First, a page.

Oklahoma has committed the funding needed to deploy a statewide LTE system for first responders, if the FCC grants the state a waiver to use the 700 MHz public-safety broadband spectrum, according to a recent filing with the federal agency.

“Approximately $150 million has been … to oversee buildout of the statewide LTE network and backbone infrastructure,” Gov. Mary Fallin wrote in a December letter to FCC Chairman Julius Genachowski. “Although the funding is there right now, we obviously cannot break ground on our planned LTE network without commission authority to operate that network, which in turn represents a delay in the broader benefits the statewide network promises to deliver.

“With resources stretched thin, no state government can afford to allow allocated funds to remain idle, budgeted but unspent. To ensure the continued availability of this funding for our statewide PSBN, we must act expeditiously.”

Oklahoma has been waiting more than a year for the FCC to act on its 700 MHz waiver request to use broadband spectrum licensed to the Public Safety Spectrum Trust (PSST). Last week, one senator and five House representatives sent a letter to the FCC requesting “swift action” on the waiver request.

Meanwhile, the state of Oklahoma is completing its selection process for a vendor to build the proposed LTE network, with a choice possible being announced as early as this week, according to Ty Todd, communications manager for the Oklahoma Department of Transportation.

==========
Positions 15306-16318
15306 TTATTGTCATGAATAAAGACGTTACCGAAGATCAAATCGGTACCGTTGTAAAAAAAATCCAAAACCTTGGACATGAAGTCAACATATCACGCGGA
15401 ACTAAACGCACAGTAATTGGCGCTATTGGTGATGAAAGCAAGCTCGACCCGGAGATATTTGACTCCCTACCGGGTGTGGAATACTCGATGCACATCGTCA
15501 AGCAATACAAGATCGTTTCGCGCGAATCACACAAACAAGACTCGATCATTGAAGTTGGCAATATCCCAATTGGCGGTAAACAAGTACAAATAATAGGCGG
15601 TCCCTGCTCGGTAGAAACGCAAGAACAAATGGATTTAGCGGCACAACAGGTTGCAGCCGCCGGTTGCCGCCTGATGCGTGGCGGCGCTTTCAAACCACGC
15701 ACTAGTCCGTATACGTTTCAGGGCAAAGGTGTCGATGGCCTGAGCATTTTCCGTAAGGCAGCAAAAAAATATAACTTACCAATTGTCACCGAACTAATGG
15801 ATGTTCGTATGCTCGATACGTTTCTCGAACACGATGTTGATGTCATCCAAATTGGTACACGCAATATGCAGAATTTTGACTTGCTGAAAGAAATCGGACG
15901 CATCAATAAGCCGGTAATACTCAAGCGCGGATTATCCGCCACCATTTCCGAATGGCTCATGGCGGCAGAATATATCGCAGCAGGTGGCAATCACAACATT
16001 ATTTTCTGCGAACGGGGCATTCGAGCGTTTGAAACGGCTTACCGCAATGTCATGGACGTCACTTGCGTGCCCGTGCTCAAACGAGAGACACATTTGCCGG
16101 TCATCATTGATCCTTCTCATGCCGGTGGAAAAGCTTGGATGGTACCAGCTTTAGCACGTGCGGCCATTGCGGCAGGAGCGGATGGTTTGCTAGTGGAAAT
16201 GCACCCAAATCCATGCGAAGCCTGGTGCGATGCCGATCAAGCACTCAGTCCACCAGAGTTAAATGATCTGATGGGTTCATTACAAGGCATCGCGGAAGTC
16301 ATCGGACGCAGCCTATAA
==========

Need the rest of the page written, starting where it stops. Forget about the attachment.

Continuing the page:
When a vendor contract is finalized, the LTE network is scheduled to be built in a three-year period, Todd said. First-year milestones include the deployment of an LTE core, a network operations center, and coverage in Oklahoma City and Tulsa, as well the highway connecting them, he said.

“Geographically, that covers only about 20% of the state, but about 80% of the state’s population lives in that corridor,” Todd said.

Deploying public-safety LTE is part of Oklahoma’s plan to upgrade communications throughout the state under the leadership of state CIO Alex Pettit, Todd said. As a result, the state has planned for sufficient backhaul to support the proposed LTE network, he said.

“The timing on it worked in hand with what we were doing anyway,” Todd said. “We were starting the process of replacing our legacy radio-network infrastructure and supporting basically two statewide systems — the system that combines service for public safety and DPS, and then our other statewide system that provides service to the Oklahoma Department of Transportation.

“So, we just automatically included in our system design the capacity for LTE.”

Oklahoma supports the Charlotte request to the FCC that calls for government personnel outside of traditional public-safety — fire, EMS and law enforcement — to utilize the proposed LTE network, Todd said. In addition, state officials also would like the opportunity to partner with critical-infrastructure entities such as utilities, although Oklahoma has not discussed the matter with such organizations, he said.

“We would like the flexibility to pursue [critical-infrastructure partnerships],” Todd said. “In our system design, we’re going to design for it, whether it happens or not. I’d rather design for it up front and perhaps have extra capacity and coverage, as opposed to not designing for it and trying to figure out what we’re going to do.”

Although the proposed LTE system is designed to serve the state of Oklahoma, Todd said he believes the core can be leveraged across a larger footprint.

“That would be one of our goals, to provide core services to jurisdictions outside the state of Oklahoma,” he said.